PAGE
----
Saturday, October 22, 2005

The unfortunate incentives for splogging

Ranking in searches using Google was based loosely on an academic model of citations. In academics, the more frequently something is cited, the "better" or "more valuable" it is deemed to be. On the internet, this can translate into the more "other sites" link to a given site, the "better" or "more valuable" the given site is, and it will be ranked higher in a Google search. When one has thousands of hits for a search, it is likely that the searcher is only going to look at the first few, so that high ranking on a Google search is critical to a given site being viewed. Splogging was an unfortunate response to the way Google ranks things.

To take a specific example of a search, consider
+"patent reform" +2795

At about 6am on Oct. 22, this returns 686 hits.

On the first page, we have (2) (blog, from June 2005) (2)(brief undated, unsigned article) (an article on the bill by Peter Geier written 8-19-05) (an article by Greg Mayer written 10-3-05)

On the second page, we have (synopis of a seminar by John T. Johnson, undated) (2)(from a law firm) (2) (blog, from June 2005) (law firm, press update, from June 2005) (release from Prof. Inventor Alliance, 8-17-05) (law firm, dated Oct. 05)

On the third page, we have (republication of article in Idaho Business Review) (blog, from July 05) (Aug. 18 reference to my article in July 18 issue of NJLJ) (law firm, July 26 article) (blog, Aug. 29 guest blog post by Lee Thomason)

I could go on, but one sees this appears like a random mix of entries, random in date, random in origin, random in content, but somehow "ranked."

Of the entry, it is interesting to note that an entry talking about an article appears before the article itself.

On page 4 of the search, we find the same article that appears of page 1 of the search. Exactly the same content leads to a ranking on page 1 and on page 4. Huh?

At about 6:40pm on Oct 22, the search returned 685 hits:

The changes in the first page were the omission of one of the two publicknowledge hits, and the insertion between ipo and smalltimes of a reference to IPBiz.blogspot (the text about Scott Cleere; new to page 1).

On the second page, the second publicknowledge hit appeared in front of vcexperts. There were two promotetheprogress hits, followed by
townsend (2)

On the third page (press release of Professional Inventors Alliance)
moneycentral.groups.msn (New to page 3)
IPBiz.blogspot (about continuations, new to page 3)
4ipt.coom (2; New to page 3) (July 2005)

The hit to cio moved to page 4. The second hit to smalltimes remained on page 4.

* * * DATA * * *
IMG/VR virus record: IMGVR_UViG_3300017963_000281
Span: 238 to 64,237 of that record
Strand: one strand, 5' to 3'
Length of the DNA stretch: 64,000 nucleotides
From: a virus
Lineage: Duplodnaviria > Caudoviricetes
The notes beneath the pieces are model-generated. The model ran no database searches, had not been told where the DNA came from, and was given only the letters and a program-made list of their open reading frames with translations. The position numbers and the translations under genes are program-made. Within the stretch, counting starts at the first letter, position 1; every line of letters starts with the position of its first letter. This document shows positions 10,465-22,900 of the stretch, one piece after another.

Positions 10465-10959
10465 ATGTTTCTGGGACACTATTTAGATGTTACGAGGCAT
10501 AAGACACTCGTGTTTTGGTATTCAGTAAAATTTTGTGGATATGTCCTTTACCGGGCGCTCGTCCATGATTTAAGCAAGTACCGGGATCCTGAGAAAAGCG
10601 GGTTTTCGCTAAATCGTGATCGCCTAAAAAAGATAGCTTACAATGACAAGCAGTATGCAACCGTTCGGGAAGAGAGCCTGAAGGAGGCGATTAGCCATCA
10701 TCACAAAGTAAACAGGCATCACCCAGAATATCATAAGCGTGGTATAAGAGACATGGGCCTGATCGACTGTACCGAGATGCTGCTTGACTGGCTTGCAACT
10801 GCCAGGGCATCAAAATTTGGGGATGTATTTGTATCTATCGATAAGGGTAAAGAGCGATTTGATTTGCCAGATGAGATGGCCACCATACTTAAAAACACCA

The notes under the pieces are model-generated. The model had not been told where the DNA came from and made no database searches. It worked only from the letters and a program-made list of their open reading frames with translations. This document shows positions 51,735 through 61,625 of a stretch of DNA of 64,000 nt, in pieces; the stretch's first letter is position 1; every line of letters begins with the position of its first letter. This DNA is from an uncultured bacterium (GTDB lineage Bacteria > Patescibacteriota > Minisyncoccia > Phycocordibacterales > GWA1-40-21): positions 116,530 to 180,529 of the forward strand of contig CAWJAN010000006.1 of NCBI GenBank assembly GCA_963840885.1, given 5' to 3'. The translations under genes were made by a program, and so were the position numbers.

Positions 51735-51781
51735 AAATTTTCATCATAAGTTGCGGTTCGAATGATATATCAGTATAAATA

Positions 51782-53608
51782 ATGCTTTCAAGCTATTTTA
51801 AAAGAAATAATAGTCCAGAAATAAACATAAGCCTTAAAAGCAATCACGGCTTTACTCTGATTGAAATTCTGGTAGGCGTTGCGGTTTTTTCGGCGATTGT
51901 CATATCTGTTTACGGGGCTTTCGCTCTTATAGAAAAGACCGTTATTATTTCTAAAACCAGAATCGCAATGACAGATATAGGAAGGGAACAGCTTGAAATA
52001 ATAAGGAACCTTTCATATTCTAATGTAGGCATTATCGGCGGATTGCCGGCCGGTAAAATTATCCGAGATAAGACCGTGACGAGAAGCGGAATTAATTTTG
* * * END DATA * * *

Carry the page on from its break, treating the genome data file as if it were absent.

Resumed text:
On page 15 we have a hit from the Aug 05 EEJD blog and a hit to the IPT article "Imagine: No more indecision in intellectual property cases."

Through page 25 (the last displayed) my article in the New Jersey Law Journal, which was explicitly about patent reform in HR 2795 was not included in the hits.

At about 9:20am on Oct. 23, the same search returned 685 hits.

First page: (2) (blog entry from June 2005) (article by Peter Geier of Aug. 19, 2005)

Second page: (2) (law firm entry) (2)(blog) (law firm entry) (press release) (law firm entry)

Third page: (blog, entry from July 2005) (referring to July 2005 NJLJ) (law firm entry) (blog, entry Aug. 29, 2005) (law firm entry)

Fourth page: (law firm entry) (law firm entry)

Fifth page: (law firm entry) (2)

Sixth page: (republication of article by Molly Laas in FDC reports) (2) (law firm entry)

(The IPT article "Imagine" appears on page 15; the entry for IPBiz (Cleere) had moved to page 22; the entry for IPBiz (continuations) had moved to page 23).

The results of a search clearly depend on "when" a search is made. In the result sequence, a hit can move over twenty pages in less than one day.

Search results 12 noon on Oct. 25:

First page: (2)
ieee.usa (blog entry June 2005) (blog entry, Cleere, Oct. 2005)

Second page: (2)(blog entry June 2005) (blog entry) (2)(law firm entry) (law firm entry)

Third page: (law firm entry) (blog, continuations) (2) (blog entry July 05)

Fourth page: (law firm entry) (law firm entry) (law firm entry)

Fifth page: (law firm entry) (law firm entry) (2) (law firm entry)

from hankyoreh-->

Kim Cheol-su (not his real name), the operator of a popular blog, recently had a disconcerting experience. A writing of his that he had not even posted appeared on a portal site as a popular piece. When he investigated it, he found that someone was operating a “phantom blog,” presenting Kim’s blog writings intact as if they were that person’s own work. He visited the blog and left a message protesting this, but there was no response. This was an example of what is being called a “splog,” or a “spam blog,” which raises advertising revenues by presenting content from famous blogs.


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